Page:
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July 11, 2024

Meet Nyassa: Adelaide’s current pop princess

CityMag met Adelaide pop star Nyassa to chat all things music, dreams and ending up on a Europe/UK tour with one of Australia's biggest bands.

  • Words: Claudia Dichiera
  • Pictures: supplied

We see Nyassa Arabatzis sitting on her lonesome inside Exchange, though she doesn’t belong in the Adelaide East End café. She wears an oversized black, grey blazer, black sheer stockings and Prada loafers — items she’s thrifted or had made by her mum (aside from the loafers of course). She belongs in the streets of New York.

But when we walk up to her and opt for a handshake, she, instead, gives CityMag a hug. She greets us with a bubbly, friendly voice (not to be confused with her dominant powerhouse singing voice). This sets the scene for the rest of the interview.

Nyassa tells us she had always envisioned a life in the music industry.

“I’ve always said my parents must have known that I wanted to be a famous singer because they’ve given me this unique name,” Nyassa says as she goes by her first name in the music world.

Nyassa’s dad George played a vital role in her music career as he was an artist, musician and songwriter. He was her initial inspiration for her career choice.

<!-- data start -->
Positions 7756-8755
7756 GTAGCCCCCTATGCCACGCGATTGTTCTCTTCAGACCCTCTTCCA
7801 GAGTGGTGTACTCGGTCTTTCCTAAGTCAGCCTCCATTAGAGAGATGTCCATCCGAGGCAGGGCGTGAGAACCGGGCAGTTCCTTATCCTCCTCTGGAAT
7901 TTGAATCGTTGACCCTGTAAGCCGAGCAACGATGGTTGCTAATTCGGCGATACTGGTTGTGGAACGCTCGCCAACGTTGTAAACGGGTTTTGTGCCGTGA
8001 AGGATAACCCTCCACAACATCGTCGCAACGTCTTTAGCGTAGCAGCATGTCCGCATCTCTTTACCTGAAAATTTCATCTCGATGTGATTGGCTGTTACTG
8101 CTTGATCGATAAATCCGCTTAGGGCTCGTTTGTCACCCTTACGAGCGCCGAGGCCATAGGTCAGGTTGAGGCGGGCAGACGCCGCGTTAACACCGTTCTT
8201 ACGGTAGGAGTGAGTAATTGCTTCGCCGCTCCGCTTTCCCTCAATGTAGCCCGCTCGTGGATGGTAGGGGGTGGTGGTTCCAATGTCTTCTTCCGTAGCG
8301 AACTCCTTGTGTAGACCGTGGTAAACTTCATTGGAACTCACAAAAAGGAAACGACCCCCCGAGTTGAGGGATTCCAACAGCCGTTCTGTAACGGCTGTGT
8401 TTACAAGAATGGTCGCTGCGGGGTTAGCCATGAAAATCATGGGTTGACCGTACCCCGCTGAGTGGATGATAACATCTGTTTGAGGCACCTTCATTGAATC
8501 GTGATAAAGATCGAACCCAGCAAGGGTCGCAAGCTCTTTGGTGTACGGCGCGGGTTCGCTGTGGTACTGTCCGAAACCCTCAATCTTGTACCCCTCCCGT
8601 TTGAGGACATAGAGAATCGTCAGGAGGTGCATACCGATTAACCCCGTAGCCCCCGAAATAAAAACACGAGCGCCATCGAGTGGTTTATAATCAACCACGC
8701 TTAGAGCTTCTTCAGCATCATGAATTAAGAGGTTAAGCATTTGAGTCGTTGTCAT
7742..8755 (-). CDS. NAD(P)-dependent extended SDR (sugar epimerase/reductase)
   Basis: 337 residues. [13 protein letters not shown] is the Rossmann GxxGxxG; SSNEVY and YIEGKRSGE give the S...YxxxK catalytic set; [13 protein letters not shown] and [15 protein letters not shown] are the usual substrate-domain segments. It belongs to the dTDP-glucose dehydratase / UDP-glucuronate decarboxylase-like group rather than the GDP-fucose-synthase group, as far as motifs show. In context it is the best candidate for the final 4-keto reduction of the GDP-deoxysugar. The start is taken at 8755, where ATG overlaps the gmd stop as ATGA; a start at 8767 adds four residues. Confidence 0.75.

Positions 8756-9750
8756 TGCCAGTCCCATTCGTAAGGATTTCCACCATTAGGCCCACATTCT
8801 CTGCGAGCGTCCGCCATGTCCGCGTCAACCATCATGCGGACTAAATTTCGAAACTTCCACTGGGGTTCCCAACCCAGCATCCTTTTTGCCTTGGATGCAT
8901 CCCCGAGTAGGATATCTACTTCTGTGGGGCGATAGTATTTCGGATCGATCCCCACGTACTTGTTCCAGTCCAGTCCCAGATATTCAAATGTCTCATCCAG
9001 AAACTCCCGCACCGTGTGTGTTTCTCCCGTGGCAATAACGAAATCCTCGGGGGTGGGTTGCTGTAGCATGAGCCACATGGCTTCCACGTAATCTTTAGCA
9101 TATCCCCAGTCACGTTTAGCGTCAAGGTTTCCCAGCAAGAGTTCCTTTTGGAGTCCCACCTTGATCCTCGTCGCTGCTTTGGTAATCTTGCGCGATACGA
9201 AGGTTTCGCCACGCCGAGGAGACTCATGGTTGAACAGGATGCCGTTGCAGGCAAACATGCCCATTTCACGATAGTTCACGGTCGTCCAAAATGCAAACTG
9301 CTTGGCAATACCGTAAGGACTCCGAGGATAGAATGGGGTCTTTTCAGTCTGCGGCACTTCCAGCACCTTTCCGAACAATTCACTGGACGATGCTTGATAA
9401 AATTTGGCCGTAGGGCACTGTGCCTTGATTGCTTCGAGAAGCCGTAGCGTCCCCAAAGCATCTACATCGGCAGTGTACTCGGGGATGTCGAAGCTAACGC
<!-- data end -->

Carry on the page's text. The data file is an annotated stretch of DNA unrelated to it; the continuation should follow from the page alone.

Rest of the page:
“I was pretty much born into the music world,” she says.

“Before I could walk, my mum says I was in the studio with him making his music and I was like, on the floor, rolling around, loving the music.

“And then I think my first memory of singing [was when] I had heard Alicia Keys on Video Hits – remember Video Hits? ‘If I Ain’t Got You’ that song was like the song. If you wanted to show that you could sing, that was the song.

“I sang to my parents and they were like ‘oh shit, she can actually sing’.”



Nyassa puts down her early confidence to her uplifting parents.

“When I look back at videos now, I really wasn’t that good of a singer [when I was young],” she says.

“But I seriously was so confident in myself, and I think that came from my parents being so nurturing and encouraging.

“In primary school, I would sing to people at recess and lunch… I would be performing everywhere. I would learn songs and sing them at family events.

“I really was so confident in like, that’s what I’m going to do, and it’s possible because my dad was doing it before I was born. He was such a big believer of you can do anything so I only listened to him.”

It wasn’t until Nyassa went to high school that she began to take music seriously. She recalls her teacher’s hesitation and push to choose a more realistic career, which made her rethink her environment.

“I couldn’t believe that people just couldn’t think the same way that I was at the time. When I came home, I told my dad and he was like ‘you’re not going back there. You’re gonna go to a music school’,” Nyassa says.

“He’s like ‘you don’t want to be around shit like that. If you want to do this, do it’.”